The Whys and Hows of Tracking Metrics
Updated: Nov 11, 2020
Can you imagine watching a football game that didn’t have a scoreboard? Or playing a round of golf without tracking your strokes on a scorecard?
Of course not. Then why would you run a business that way? That's why you need to follow the WGMGD mantra.
WGMGD = What Gets Measured Gets Done - “You get what you inspect, not what you expect.” —Favorite mantra of James Arogeti, co-founder HA+W/Aprio
Tracking metrics is vital in helping your company succeed. It should come as no surprise that you’ve got to measure performance to achieve your goals. That’s the clear message of WGMGD: what gets measured gets done.
The "WGMGD Formula"
To achieve your goals, you must track performance, measure the outcomes, and give your people feedback. It’s that simple.
Here are the three steps of the “WGMGD formula”:
Set targets—Set target metrics for specified goals with your key people. Get everyone involved in determining what should be measured to ensure the desired results.
Track results—Track results against the target metrics. This chapter presents a number of tracking tools you can use.
Give feedback—Give regular feedback on the gap between the results and the target. Schedule appropriate meetings and create visual scoreboards that provide ongoing feedback on how results measure against desired outcomes.
Following the “WGMGD formula” helps your company establish target metrics for milestones. As progress gets tracked against the goal, honest, high-quality feedback can be provided to everyone in the company.
By tracking metrics and providing feedback at frequent intervals, your team is able to build trust. By improving communication, everyone can learn how the company is doing and, more specifically, how they are delivering on their own part of the plan.
Tracking metrics is a great first step but picking the best indicators to track is just as important. In order to get the most out of tracking metrics, you have to make sure to pick the right factors to watch. To make tracking most effective, you must:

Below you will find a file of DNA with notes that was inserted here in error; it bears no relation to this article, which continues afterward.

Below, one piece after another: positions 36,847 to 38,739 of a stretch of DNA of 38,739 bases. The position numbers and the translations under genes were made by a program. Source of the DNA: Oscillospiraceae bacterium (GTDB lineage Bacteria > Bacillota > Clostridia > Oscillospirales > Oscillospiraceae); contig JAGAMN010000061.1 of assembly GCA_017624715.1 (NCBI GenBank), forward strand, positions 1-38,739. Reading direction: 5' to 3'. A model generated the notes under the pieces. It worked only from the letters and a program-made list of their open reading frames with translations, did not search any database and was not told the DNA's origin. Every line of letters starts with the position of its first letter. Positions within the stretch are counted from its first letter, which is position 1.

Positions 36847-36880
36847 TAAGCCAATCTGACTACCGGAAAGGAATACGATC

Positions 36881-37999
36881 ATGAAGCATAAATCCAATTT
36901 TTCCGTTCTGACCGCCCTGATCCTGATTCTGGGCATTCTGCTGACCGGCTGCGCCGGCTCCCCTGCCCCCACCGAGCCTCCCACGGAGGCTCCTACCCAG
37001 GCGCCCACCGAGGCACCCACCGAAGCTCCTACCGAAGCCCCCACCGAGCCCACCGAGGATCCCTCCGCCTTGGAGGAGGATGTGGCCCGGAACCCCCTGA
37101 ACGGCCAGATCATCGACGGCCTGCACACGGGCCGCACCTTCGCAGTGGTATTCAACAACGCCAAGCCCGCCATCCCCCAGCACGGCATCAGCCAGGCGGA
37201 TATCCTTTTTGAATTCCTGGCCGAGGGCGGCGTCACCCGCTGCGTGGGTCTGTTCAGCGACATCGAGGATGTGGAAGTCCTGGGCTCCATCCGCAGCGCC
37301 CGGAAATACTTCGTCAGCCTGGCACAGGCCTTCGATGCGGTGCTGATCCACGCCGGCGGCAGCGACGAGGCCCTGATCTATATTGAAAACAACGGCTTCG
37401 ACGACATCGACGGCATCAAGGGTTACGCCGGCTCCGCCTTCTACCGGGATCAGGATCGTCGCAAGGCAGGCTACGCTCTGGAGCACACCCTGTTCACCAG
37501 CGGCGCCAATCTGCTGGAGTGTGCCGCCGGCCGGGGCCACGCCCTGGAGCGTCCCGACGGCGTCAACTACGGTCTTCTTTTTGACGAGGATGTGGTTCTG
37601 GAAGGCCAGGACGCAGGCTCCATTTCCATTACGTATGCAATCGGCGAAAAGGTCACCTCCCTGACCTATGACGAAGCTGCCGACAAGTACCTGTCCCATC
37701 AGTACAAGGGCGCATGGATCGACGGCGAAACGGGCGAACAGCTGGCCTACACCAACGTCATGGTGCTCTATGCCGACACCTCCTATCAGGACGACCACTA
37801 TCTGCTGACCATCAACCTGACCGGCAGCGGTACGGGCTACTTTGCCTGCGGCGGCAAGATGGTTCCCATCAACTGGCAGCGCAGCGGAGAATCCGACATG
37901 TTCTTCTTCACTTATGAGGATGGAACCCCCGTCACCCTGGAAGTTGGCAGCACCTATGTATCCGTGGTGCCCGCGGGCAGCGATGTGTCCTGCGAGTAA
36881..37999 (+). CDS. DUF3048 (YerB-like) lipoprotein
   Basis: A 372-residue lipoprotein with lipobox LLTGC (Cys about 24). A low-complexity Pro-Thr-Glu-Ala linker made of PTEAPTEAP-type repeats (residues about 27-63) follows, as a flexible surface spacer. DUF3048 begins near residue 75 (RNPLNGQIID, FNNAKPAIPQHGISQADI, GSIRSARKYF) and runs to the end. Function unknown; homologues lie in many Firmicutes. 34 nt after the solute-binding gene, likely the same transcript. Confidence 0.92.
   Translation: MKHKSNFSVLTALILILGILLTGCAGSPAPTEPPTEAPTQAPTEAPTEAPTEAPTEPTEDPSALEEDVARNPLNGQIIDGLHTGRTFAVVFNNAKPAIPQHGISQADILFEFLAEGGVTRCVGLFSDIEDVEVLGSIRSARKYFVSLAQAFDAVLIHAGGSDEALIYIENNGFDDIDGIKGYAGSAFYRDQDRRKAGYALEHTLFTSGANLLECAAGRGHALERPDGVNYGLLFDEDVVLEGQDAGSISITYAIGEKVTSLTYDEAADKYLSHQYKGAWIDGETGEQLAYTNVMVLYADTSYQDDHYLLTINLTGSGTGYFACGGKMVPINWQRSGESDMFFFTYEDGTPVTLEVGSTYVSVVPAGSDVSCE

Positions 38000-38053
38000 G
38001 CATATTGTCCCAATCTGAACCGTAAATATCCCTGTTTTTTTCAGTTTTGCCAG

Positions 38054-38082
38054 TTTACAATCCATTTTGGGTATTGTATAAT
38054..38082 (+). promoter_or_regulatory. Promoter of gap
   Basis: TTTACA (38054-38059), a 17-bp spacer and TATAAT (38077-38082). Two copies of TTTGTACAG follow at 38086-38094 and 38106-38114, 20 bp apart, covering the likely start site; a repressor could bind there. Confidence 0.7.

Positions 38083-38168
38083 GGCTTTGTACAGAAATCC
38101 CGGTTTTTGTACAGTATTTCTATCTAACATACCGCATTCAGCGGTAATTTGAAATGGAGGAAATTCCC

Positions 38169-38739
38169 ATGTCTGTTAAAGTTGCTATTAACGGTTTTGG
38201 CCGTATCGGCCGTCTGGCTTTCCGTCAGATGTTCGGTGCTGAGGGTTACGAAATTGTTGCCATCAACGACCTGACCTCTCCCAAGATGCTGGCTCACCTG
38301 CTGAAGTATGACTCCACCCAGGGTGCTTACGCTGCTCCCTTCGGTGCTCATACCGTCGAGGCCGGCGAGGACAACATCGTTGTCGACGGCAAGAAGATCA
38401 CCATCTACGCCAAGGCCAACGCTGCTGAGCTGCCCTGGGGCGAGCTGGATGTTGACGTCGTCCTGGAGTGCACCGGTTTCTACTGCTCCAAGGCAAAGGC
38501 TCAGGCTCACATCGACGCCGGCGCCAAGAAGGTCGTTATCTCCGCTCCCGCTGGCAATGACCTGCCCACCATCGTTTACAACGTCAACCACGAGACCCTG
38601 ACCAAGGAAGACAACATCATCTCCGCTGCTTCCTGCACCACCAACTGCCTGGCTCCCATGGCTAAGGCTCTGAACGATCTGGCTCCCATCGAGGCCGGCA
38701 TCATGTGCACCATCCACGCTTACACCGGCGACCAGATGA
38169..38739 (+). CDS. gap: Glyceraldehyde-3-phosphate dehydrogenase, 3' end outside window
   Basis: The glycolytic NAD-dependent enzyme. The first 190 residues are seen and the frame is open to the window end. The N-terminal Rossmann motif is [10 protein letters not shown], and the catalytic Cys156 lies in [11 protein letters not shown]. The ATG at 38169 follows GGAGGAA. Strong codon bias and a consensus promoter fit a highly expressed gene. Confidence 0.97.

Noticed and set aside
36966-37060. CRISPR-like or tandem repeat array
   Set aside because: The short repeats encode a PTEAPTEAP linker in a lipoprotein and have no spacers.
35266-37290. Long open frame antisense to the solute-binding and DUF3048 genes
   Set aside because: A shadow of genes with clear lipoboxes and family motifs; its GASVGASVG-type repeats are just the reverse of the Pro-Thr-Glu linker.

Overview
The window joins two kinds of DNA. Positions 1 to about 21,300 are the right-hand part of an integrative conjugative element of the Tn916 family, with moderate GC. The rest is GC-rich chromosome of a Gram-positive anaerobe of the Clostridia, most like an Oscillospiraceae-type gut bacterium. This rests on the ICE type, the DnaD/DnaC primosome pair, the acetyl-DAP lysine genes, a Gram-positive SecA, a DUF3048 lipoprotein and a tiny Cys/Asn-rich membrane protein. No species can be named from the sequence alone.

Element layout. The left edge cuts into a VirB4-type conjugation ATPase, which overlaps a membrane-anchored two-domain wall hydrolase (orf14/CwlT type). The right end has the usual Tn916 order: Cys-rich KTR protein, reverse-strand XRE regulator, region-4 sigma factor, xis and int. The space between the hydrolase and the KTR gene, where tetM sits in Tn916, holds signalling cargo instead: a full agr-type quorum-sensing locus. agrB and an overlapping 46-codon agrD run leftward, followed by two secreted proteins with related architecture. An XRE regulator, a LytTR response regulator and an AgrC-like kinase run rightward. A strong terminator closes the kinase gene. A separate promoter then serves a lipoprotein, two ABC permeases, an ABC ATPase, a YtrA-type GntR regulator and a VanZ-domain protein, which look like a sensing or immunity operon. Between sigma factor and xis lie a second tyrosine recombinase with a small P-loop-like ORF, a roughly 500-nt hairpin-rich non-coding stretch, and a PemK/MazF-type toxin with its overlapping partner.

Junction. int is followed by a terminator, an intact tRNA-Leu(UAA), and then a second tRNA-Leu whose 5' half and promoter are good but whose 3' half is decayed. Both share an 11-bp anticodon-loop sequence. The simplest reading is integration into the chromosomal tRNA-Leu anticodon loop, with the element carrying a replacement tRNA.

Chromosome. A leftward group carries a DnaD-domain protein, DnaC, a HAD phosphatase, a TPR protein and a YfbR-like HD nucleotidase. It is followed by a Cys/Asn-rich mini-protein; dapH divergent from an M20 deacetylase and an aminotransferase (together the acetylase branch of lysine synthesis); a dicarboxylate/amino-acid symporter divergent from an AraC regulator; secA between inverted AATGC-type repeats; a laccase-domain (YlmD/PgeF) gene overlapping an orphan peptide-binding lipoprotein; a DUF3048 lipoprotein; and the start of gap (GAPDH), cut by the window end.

Measure the right things—If you measure the wrong things, the wrong things will get done. It’s best to focus on positive, growth-oriented measures, like gross profit return- on-sales or gross profit return-on-investment (inventory plus receivables related to a product line). Instead of tracking waste reduction, make the metric (and associated goal) positive: how much good product is produced using the raw inputs. Or track employee retention instead of employee turnover. Another idea is to measure profitable sales growth, not just increased sales revenues.
Measure only a few key indicators—When you ask people to measure twenty or thirty indicators, it causes confusion. Settle on a few key indicators. For example, if the company is tracking thirty key indicators, break down the list so each executive or manager can track a manageable set of five or six targets. The multibillion-dollar company Danaher measures just six metrics to achieve outstandingly high levels of performance.
Provide lots of feedback—It doesn’t do any good to measure something if people don’t know the progress that’s being made toward the goal and their contribution to it. Be consistent and give regular, in-person feedback to tell employees how they’re doing. Feedback can also be in a written document or update, or it can be displayed on scoreboards throughout the facility.
Tracking metrics is a great step to make your business more productive and profitable. When you measure what gets done, then you have a better picture of how your business operates, allowing you to see what works well and what needs to be transformed. By tracking your company's progress, you are more likely to set your business up for success.